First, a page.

In summary, we highlighted the importance of proper baseline correction in clinical ERG recordings. Of the methods tested, correction using whole signal polynomial degree 3 provided the optimal balance in reducing baseline drift and improving PhNR repeatability while still retaining the clinical differences between control and glaucoma participants. This should be incorporated into signal processing protocols to improve PhNR recording and enhance its clinical use in diagnostics and longitudinal monitoring in glaucoma and other inner retinal disorders. 
Acknowledgments
Supported by the Australian Government Research Training (RTP) Scholarship and the Jean Miller Foundation. The Centre for Eye Research Australia receives Operational Infrastructure Support from the Victorian Government. 
Disclosure: J. Tang, None; F. Hui, None; M. Coote, None; J.G. Crowston, None; X. Hadoux, None 
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Figure 1
 
Measurement of the a-wave, b-wave, and PhNR in the photopic ERG. The parts of the ERG waveform that was fitted with a polynomial of a given order are defined below the graph. PS, prestimulus interval; PP, prestimulus and post-signal interval; WS, whole signal.
Figure 1
 
Measurement of the a-wave, b-wave, and PhNR in the photopic ERG. The parts of the ERG waveform that was fitted with a polynomial of a given order are defined below the graph. PS, prestimulus interval; PP, prestimulus and post-signal interval; WS, whole signal.
Figure 2
 
Representative examples of the effect of increasing the order of detrending with (A) ISCEV band-pass filtering only without further baseline correction; (B) HP; (C) WS; (D) PP; and (E) PS on individual ERG traces (gray) and the average ERG waveform (red). Dotted line represents the isoelectric “zero” baseline.
Figure 2
 
Representative examples of the effect of increasing the order of detrending with (A) ISCEV band-pass filtering only without further baseline correction; (B) HP; (C) WS; (D) PP; and (E) PS on individual ERG traces (gray) and the average ERG waveform (red). Dotted line represents the isoelectric “zero” baseline.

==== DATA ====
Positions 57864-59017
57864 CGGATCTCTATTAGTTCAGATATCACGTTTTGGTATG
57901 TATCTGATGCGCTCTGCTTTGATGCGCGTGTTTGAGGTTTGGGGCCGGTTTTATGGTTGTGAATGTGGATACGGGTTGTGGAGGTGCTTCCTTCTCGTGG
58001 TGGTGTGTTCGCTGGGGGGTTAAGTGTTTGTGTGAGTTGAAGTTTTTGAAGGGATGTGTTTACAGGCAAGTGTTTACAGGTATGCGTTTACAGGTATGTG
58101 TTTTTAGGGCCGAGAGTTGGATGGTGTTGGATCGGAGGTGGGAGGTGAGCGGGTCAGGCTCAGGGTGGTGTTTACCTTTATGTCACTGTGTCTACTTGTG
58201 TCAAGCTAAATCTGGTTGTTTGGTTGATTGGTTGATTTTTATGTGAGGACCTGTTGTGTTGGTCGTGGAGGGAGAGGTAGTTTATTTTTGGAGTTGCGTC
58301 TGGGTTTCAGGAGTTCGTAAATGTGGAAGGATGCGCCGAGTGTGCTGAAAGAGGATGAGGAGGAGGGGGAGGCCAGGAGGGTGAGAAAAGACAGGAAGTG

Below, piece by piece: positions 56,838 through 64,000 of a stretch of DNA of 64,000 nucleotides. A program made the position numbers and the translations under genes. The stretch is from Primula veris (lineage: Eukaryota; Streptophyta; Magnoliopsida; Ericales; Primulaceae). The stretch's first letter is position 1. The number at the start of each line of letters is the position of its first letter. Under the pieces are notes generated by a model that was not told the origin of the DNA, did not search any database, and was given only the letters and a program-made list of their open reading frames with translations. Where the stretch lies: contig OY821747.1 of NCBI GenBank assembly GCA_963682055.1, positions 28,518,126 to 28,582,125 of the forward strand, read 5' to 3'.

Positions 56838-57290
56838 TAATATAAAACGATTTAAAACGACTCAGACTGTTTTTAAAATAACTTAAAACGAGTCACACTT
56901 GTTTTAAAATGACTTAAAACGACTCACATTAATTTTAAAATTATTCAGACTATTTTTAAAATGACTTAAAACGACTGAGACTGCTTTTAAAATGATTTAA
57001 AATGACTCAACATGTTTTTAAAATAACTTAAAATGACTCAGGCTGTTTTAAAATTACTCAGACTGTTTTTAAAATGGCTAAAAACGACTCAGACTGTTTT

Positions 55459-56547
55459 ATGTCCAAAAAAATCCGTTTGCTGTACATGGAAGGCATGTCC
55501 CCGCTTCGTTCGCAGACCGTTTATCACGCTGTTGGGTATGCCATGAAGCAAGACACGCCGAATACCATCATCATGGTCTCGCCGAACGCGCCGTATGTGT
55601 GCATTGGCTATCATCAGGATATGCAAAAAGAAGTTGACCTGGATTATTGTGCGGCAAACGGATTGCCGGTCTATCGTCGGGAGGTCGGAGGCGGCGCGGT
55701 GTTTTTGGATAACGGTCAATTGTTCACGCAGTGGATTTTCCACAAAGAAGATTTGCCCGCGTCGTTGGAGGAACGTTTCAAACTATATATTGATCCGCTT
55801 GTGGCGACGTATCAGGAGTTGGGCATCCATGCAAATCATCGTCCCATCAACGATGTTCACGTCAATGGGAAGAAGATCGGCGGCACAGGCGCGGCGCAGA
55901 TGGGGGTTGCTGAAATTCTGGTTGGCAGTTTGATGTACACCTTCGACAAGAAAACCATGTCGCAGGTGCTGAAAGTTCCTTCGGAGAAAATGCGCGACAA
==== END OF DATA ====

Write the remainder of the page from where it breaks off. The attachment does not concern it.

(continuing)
Figure 3
 
Selected traces from ISCEV band-pass waveform without further baseline correction from Figure 2A overlaid with estimated trends (dashed lines) using (A) WS1, whole signal polynomial order 1; (B) WS3, whole signal polynomial order 3; (C) PP1, prestimulus and postsignal polynomial order 1; (D) PP3, prestimulus and postsignal polynomial order 3; and (E) PS1, prestimulus polynomial order 1. The detrended waveforms for the respective methods are shown in (FJ).
Figure 3
 
Selected traces from ISCEV band-pass waveform without further baseline correction from Figure 2A overlaid with estimated trends (dashed lines) using (A) WS1, whole signal polynomial order 1; (B) WS3, whole signal polynomial order 3; (C) PP1, prestimulus and postsignal polynomial order 1; (D) PP3, prestimulus and postsignal polynomial order 3; and (E) PS1, prestimulus polynomial order 1. The detrended waveforms for the respective methods are shown in (FJ).
Figure 4
 
The effect of different baseline detrending methods (IS: ISCEV band-pass) on the a-wave amplitude (AD), b-wave amplitude (EH), and PhNR amplitude (IL) in controls (black) and glaucoma (blue). Values are mean ± SEM. *P < 0.05, Student's unpaired t-test.
Figure 4
 
The effect of different baseline detrending methods (IS: ISCEV band-pass) on the a-wave amplitude (AD), b-wave amplitude (EH), and PhNR amplitude (IL) in controls (black) and glaucoma (blue). Values are mean ± SEM. *P < 0.05, Student's unpaired t-test.
Figure 5
 
COR% for ERG parameters with increasing order of processing methods compared to the ISCEV band-pass only. (AD) COR% for the a-wave, (EH) COR% for the b-wave, and (IL) COR% for the PhNR. Values are mean COR% ± 95% confidence interval. The blue dashed line represents the lower bound of the 95% confidence interval for ISCEV bandpass.
Figure 5
 
COR% for ERG parameters with increasing order of processing methods compared to the ISCEV band-pass only. (AD) COR% for the a-wave, (EH) COR% for the b-wave, and (IL) COR% for the PhNR. Values are mean COR% ± 95% confidence interval. The blue dashed line represents the lower bound of the 95% confidence interval for ISCEV bandpass.
Table
 
Selected Processing Methods to Compare PhNR COR%, Amplitude and AUC
Table
 
Selected Processing Methods to Compare PhNR COR%, Amplitude and AUC